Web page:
NYCCT Teaching Artist, Meghan Grover, takes us inside the classroom to show us how she uses imaginative play to bring books to life for her students!

The After School Reading Club (ARC) partners with New York City Children’s Theatre to send teaching artists, like myself, to temporary housing shelters to lead the “Literature at Play” program with young people mostly in elementary school. Using a weekly book, we create theatre activities to support language and literacy skills as well as emotional development.

In January, 2019 I began a new residency. I often lead “Literature at Play” sessions with a focus on games and devising, but I found that I was doing most of the talking. I have wanted to shift my focus to imaginative play, centering the participants’ voices, which is an integral part of my pedagogy.

Using the practices from NYCCT’s training, reflections from my other teaching jobs, and my studies with the MA Applied Theatre program at CUNY, I have begun to create a structure in which the young people can express themselves freely through their own personal connections to the material.

Here is a sample of a session with the ARC program:

We have just finished meditation, singing, and movement that has scaffolded the ideas of our book, Alfie (The Turtle That Disappeared). The young people jump up and down, “Are we going to start the book now?”

As we read the book, we make personal connections to the text using sounds and gestures. We learn about the character, Nia, who has just been given a turtle, Alfie, for her birthday.

And then…. shock!

We discover that Alfie has disappeared out of his tank… he’s trying to find Nia a birthday gift…

“Where do you think Alfie will go?” I ask the young people.

“CANDY WORLD!” “Toy store!” “The zoo!”

“Okay, friends, let’s become turtles. Where do we begin?” I ask the young people.

“A TURTLE TANK!”

“How do we build it?,” I ask.

The young people begin to move the small couches and chairs so that they surround us. We crouch down in our tank.

“How do turtles look?” I ask.

Some young people tuck their heads into their chests, others inch their head out far away. Another person moves from side to side, “I’m doing a turtle shimmy.”

“Can you teach it to us?” I ask.

We all do the turtle shimmy.

“What are all of your names?”

We learn that there is Tiger, Fluffy and Princess (who are both Ninja turtles), Roam-y, Gummy Bear, and Dolphin (that’s me).

“What do we need to do?” I ask.

“Get out of here and get Nia a birthday present!”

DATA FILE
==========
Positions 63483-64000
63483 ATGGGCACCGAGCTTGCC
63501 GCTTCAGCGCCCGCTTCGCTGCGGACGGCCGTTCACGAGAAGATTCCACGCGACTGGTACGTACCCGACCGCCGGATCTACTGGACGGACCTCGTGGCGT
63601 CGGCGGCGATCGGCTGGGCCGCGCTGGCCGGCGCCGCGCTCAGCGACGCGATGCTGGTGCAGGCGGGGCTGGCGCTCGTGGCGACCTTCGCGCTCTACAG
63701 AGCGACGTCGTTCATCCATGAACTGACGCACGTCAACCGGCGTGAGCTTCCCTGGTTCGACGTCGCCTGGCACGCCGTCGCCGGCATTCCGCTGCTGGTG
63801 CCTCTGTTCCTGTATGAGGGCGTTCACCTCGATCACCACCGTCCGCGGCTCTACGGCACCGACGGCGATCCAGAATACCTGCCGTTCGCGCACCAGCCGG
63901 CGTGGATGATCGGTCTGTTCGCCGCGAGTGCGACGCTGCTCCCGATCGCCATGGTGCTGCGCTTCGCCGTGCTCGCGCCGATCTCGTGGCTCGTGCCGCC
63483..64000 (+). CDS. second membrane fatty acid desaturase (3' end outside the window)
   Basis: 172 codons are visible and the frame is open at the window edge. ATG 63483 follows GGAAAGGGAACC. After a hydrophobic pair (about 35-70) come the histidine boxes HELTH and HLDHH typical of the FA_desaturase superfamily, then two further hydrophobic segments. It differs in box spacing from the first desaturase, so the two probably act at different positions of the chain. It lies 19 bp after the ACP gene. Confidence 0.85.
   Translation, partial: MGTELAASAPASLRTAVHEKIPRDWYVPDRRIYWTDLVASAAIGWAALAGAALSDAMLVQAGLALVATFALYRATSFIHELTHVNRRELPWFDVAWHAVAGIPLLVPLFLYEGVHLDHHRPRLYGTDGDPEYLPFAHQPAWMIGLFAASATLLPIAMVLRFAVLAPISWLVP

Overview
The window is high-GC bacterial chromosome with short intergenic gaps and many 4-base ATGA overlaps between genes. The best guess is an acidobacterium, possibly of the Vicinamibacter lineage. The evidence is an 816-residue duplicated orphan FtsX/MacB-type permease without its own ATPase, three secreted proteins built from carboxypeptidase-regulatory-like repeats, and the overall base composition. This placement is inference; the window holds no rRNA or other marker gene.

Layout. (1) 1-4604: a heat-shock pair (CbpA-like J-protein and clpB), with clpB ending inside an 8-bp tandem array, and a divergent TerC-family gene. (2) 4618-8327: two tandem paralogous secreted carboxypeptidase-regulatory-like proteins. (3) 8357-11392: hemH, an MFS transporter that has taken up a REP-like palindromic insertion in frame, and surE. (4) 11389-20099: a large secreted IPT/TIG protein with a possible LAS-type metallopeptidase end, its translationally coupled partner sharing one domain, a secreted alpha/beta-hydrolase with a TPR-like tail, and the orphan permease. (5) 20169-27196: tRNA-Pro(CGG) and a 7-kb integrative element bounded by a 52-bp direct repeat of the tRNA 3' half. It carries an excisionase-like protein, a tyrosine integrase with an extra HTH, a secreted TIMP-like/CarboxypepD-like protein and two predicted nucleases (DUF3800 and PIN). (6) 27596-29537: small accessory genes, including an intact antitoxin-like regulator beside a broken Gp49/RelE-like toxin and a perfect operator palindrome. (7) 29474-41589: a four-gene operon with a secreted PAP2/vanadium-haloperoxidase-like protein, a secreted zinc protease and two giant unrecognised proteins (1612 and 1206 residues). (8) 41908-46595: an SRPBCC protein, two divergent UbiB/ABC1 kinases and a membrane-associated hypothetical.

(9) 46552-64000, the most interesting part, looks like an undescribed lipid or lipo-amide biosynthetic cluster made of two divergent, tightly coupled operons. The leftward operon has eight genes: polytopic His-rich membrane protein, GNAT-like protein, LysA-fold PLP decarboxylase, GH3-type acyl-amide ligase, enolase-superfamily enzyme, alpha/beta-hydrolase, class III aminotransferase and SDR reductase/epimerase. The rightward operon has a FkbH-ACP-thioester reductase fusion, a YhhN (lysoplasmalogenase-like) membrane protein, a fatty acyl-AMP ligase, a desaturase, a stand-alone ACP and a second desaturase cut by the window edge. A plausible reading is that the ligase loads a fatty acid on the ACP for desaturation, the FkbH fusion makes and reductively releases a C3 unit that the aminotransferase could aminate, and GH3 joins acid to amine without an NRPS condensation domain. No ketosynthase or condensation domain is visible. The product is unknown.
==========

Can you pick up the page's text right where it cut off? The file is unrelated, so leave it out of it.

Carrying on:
“Let’s break the glass! We are ninja turtles!” Fluffy says and scoots the chairs away so we can all get through.

“Where do we go to get the first gift?”

Gummy Bear Turtle says, “Gummy world!!”

We go on little turtle cars and follow the Gummy Bear Turtle to Gummy world. From there, we dance, get stuck in gummy sugar, eat lots, and nearly get sick. Next we leave for Target where we purchase “L.O.L. toys” and clothing. Then, we go to Marshmallow world where we pile marshmallows on our shells… then we take a plane to Italy.

In Italy, I notice that some of the turtles are running around the room. Calming the energy a bit would support us, so I invite us to all get a delicious plate of pasta, smell the food and blow on it. We slowly breathe in and out for about a minute.

We are more relaxed now, and Princess Turtle leads us in a ten-minute cooking session on how to make the best cake in the world. It has five layers.

We take a plane back home. The support teacher, Ms. M., becomes Nia. Each turtle gives her their gifts. Princess Turtle says, “Nia, you have to make a wish on your cake!”

Nia closes her eyes and says, “My wish is that everyone who wants to gives me a hug… when I open my eyes in 3-2-1…”

Nia opens her eyes, and everyone hugs her!

“Happy birthday!!” we say.

I say, “Let’s go back to our classroom to finish reading the book. How do we get back?”

The young people jump up and say, “Magic!! We are ourselves again!”

We finish reading the book and talk about the differences between our adventure and the book’s adventure.

“I like our story better,” a young person says.

Theatre has the power to transport us into different roles and worlds so that we can make personal connections and meaning, problem solve, and have fun!  I seek these beautiful moments of engagement with drama: when each young person can express themselves, listen to one another, and live in a world from their imaginations where we all value each other’s voices.

I look forward to deepening my practice through my studies and reflection here. I cannot thank NYCCT enough for the opportunity to collaborate with the ARC Program. Thank you!

Meghan Grover

What is the ARC Program?